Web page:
Photo by Michael Podger |
For the past 20 years, I have been working as a Quality Improvement (QI) Advisor coaching teams and individuals to apply improvement science to their work. Typically, those I work with care for patients of traditional health care organizations where the work occurs within four walls. Lately, however, I have been challenged with a series of projects working to improve population health in specific communities.
My employer partners with communities to deliver a program for health care providers and administrators to learn about QI. These community QI teams face some unique challenges. They are trying to do things like improve the health of people living in a specific park and prevent caregiver distress for elderly couples living alone in a specific apartment building. One of my roles is to ensure teams attend the first day of class with a draft of their project charter. This includes a problem statement, an aim statement, a set of measures, and team member roles (like “Team Lead” and “Process Owner”).
While doing QI work with communities, I’ve learned some lessons that I’m happy to share with others to help them challenges that often arise:
Bring key stakeholders together at the start — Since no one organization owns the mandate to serve a specific population, those assembled to work on a given QI project have different perspectives on the problem they’re trying to address. (This means drafting a joint problem statement is more challenging and will take more time than a typical improvement project.) People representing different organizations must demonstrate leadership as they define their shared purpose. This means either addressing the needs of their target population or stepping aside to support others to do so.
Prioritize building trusting relationships — Since the participants in community population health initiatives lack a common CEO, they must deal with turf issues and confusion about shared purpose. All QI projects, regardless of setting, require individuals and groups to come together and better understand their current state. This leads to a better appreciation of each other’s perspectives. These insights then help the group identify change ideas that stand a better chance of eventual adoption.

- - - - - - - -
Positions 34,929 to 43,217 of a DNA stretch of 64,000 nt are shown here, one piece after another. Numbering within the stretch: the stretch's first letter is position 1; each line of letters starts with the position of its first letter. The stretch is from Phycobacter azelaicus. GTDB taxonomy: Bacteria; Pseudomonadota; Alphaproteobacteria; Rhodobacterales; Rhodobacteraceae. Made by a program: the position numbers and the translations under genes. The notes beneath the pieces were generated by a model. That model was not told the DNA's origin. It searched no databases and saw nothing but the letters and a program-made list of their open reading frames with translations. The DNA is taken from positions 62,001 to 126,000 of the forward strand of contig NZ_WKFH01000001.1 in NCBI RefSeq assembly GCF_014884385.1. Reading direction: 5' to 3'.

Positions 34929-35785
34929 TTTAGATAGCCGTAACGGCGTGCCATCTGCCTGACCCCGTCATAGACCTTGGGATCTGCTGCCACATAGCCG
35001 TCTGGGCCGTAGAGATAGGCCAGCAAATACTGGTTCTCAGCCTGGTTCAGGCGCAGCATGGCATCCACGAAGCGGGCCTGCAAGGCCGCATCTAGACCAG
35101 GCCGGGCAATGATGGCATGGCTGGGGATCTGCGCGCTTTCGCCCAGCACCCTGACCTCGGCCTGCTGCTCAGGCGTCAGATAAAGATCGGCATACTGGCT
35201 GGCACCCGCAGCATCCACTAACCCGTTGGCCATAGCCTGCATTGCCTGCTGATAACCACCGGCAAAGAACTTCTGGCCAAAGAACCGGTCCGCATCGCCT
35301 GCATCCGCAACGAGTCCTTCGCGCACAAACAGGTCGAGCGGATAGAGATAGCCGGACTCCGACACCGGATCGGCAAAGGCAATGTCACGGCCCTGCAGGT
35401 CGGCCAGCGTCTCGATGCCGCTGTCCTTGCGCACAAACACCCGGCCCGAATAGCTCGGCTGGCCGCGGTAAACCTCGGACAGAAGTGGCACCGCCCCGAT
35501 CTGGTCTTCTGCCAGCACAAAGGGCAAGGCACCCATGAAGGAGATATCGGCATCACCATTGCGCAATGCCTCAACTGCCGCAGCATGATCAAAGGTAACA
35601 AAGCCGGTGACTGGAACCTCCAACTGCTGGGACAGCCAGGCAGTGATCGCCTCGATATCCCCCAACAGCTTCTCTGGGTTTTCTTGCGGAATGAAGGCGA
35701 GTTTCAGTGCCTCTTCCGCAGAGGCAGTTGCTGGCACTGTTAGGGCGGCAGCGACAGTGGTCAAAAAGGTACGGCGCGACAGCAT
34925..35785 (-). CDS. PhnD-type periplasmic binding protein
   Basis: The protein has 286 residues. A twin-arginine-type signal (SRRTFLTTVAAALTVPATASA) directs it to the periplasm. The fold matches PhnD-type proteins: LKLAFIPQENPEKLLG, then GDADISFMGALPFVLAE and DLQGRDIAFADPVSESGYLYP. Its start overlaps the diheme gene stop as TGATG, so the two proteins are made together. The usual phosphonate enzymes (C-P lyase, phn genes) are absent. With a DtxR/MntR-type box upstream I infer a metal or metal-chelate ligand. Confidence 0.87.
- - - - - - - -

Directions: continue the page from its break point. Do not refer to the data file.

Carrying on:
The project funder should designate the organization with primary project responsibility — Funders should facilitate an accountability agreement that outlines roles and responsibilities. For example, they should appoint an executive sponsor from among the community agencies involved to take lead responsibility for the project. This is important because one of the first challenges community population health projects face is identifying roles and responsibilities for both individuals and organizations. Unlike, say, a primary care clinic trying to improve wait times, identifying all the process owners is more difficult because it’s less obvious who is responsible for each part of the process.
Agree to at least one objective measure to track progress — Collecting and analyzing objective measure data is always a challenge in population health. There are seldom defined processes that can be observed and measured. This makes it difficult to obtain valid and reliable information to serve as baseline data. You may have to use proxy measures. For example, how do we answer the question, “Are the people living in that park healthy?” We can use data on ER visits or crime statistics. Teams I have coached collected self-reported survey data gathered in face-to-face interviews with the target population.
Improving population health is challenging. It is important for organizations to come together not with the goal of winning the debate, but to learn more about how they can help improve the health of a population.
Joseph Mauti is a Quality Improvement Advisor for the Ontario Health Quality Council.
You may also be interested in:
The Population Health track of the IHI National Forum on Quality Improvement in Health Care
IHI Quality Improvement Essentials Toolkit
How Do You Measure Health?